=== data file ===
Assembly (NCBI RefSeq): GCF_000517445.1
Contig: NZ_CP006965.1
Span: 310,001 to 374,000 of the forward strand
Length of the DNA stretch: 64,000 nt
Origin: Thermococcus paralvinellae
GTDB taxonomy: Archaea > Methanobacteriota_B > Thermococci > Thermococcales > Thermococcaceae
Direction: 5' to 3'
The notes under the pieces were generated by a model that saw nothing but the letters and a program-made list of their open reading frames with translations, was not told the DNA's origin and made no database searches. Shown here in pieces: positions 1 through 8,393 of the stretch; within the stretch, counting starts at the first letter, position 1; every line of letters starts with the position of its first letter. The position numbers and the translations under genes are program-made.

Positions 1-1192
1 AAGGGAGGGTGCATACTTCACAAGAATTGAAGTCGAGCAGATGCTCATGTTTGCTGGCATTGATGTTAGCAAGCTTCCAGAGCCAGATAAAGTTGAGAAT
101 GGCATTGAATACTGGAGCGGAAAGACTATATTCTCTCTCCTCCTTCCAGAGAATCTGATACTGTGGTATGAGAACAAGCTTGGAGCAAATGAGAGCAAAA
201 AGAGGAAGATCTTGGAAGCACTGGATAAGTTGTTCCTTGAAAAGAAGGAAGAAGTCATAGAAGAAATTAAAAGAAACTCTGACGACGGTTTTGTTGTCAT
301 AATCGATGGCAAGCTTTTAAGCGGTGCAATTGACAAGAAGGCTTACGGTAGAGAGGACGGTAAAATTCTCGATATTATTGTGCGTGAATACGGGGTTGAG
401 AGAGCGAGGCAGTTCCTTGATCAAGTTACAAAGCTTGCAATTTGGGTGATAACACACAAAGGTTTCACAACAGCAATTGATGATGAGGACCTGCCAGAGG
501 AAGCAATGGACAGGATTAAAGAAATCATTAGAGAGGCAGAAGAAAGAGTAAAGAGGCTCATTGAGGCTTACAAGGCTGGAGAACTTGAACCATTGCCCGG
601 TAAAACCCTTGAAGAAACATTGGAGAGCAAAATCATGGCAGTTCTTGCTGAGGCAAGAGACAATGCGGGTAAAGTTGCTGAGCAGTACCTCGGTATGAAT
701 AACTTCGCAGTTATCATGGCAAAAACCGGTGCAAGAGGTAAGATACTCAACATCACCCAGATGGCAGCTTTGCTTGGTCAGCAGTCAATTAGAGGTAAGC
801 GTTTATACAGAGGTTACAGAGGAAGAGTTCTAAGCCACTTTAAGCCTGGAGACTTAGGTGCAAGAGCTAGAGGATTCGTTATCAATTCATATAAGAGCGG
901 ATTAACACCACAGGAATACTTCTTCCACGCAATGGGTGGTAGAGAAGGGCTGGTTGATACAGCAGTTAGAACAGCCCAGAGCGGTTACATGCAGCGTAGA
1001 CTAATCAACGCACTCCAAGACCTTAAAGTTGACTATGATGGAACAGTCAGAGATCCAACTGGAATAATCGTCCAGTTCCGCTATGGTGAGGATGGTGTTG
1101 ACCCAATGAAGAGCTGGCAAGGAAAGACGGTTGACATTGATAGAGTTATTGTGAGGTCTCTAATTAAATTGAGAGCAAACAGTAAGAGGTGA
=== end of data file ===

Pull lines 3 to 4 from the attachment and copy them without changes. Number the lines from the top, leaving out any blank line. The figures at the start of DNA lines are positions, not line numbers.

Span: 310,001 to 374,000 of the forward strand
Length of the DNA stretch: 64,000 nt